Does the church hide faith in social action?

Is it too busy with social action to pursue social justice?

Summit of Christian community leaders debates direction of social policy

Community launch of Christians on the Left 

Christian community workers will get together next month to ask vital questions about the direction of social policy in this country. The recession has left many people in poverty, with demand for both payday loans and food banks rising rapidly. Despite the lack of support in government for its own 'Big Society' agenda, the church has helped fill the gap by supporting communities across the country.

Christian community workers will get together next month to ask vital questions about the direction of social policy in this country. The recession has left many people in poverty, with demand for both payday loans and food banks rising rapidly. Despite the lack of support in government for its own 'Big Society' agenda, the church has helped fill the gap by supporting communities across the country.

 

The Summit, organised by Christians on the Left, will ask whether the church risks simply becoming a service provider rather than being known for its distinctive faith. The Summit will also ask if the church risks simply treating the victims of social injustice rather than our economic and social system itself.

 

The Summit boasts an impressive line-up of speakers. They have been the chief instigators of the explosion in Christian social action in the last few years.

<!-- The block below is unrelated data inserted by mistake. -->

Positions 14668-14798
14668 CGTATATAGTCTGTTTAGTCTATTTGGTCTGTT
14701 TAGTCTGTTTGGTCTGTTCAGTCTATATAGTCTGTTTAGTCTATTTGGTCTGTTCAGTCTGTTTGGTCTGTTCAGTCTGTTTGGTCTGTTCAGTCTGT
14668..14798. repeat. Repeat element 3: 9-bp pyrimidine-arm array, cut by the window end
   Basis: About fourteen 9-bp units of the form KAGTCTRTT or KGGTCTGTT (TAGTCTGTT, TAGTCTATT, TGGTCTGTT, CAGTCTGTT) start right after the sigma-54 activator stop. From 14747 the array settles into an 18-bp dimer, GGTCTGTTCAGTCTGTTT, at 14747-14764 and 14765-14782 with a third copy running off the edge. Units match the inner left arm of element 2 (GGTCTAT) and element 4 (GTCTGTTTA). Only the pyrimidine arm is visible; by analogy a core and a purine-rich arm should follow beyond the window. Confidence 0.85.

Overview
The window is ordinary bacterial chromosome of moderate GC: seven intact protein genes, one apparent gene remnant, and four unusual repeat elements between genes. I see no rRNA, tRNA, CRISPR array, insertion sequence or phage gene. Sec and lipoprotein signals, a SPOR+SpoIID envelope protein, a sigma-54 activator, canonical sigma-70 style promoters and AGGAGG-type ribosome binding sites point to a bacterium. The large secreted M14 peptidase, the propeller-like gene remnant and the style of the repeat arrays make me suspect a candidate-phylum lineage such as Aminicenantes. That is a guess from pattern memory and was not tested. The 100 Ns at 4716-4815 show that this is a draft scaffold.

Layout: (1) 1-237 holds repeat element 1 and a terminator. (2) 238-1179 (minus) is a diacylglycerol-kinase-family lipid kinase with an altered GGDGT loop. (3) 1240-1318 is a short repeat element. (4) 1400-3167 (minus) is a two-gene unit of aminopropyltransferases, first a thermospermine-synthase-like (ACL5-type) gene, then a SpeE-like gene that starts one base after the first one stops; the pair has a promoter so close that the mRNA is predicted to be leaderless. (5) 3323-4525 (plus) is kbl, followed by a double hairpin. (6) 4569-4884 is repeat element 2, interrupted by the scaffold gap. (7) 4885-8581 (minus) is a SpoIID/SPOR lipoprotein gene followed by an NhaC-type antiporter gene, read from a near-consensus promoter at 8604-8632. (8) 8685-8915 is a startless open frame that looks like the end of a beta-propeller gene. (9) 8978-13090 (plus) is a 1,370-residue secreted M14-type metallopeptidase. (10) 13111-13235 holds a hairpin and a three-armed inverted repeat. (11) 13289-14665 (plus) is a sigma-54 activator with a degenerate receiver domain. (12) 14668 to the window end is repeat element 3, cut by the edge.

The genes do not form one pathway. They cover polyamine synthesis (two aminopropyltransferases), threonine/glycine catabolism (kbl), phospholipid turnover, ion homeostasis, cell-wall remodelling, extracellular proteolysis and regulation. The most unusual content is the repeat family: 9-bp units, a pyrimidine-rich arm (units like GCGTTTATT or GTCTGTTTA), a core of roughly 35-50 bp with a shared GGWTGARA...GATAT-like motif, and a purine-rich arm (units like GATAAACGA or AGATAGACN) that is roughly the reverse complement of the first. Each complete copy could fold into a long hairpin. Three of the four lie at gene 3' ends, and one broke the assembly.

Chris Mould – CEO Foodbank Network (Trussell Trust)

Alison Gelder – CEO Housing Justice

Matt Barlow – CEO Christians Against Poverty

Annie Kirke – Bishop’s Missional Community Co-ordinator for London

Kevin Davies – CEO The Vine Trust

Graham Miller - CEO London City Mission

Jon Kuhrt – CEO West London Mission

They will also be leading facilitated networking sessions.

 

Andy Flannagan, director of Christians on the Left, said:

"Christian leaders in community action will be exchanging ideas and experiences at the Summit, developing new thinking on how the church can be a better witness to the values of God's kingdom. The Summit is the place to be for Christians involved in social action."

 

The Summit will be held on 18 February at 5:30pm to 8:30pm at the Vauxhall Community Centre/Foodbank in central London. Full details are at www.christiansontheleft.org.uk .

 

Christians on the Left will hold its community launch at the same event, highlighting its recent name change from the 'Christian Socialist Movement'. Christians on the Left, affiliated to but independent of the Labour Party, supports Christian political action on the left of politics in the UK.

 

Andy Flannagan said:

"Part of our mission in politics is to serve the church by being a bridge into politics. We link concern  for social justice with political action to fight against poverty and inequality."

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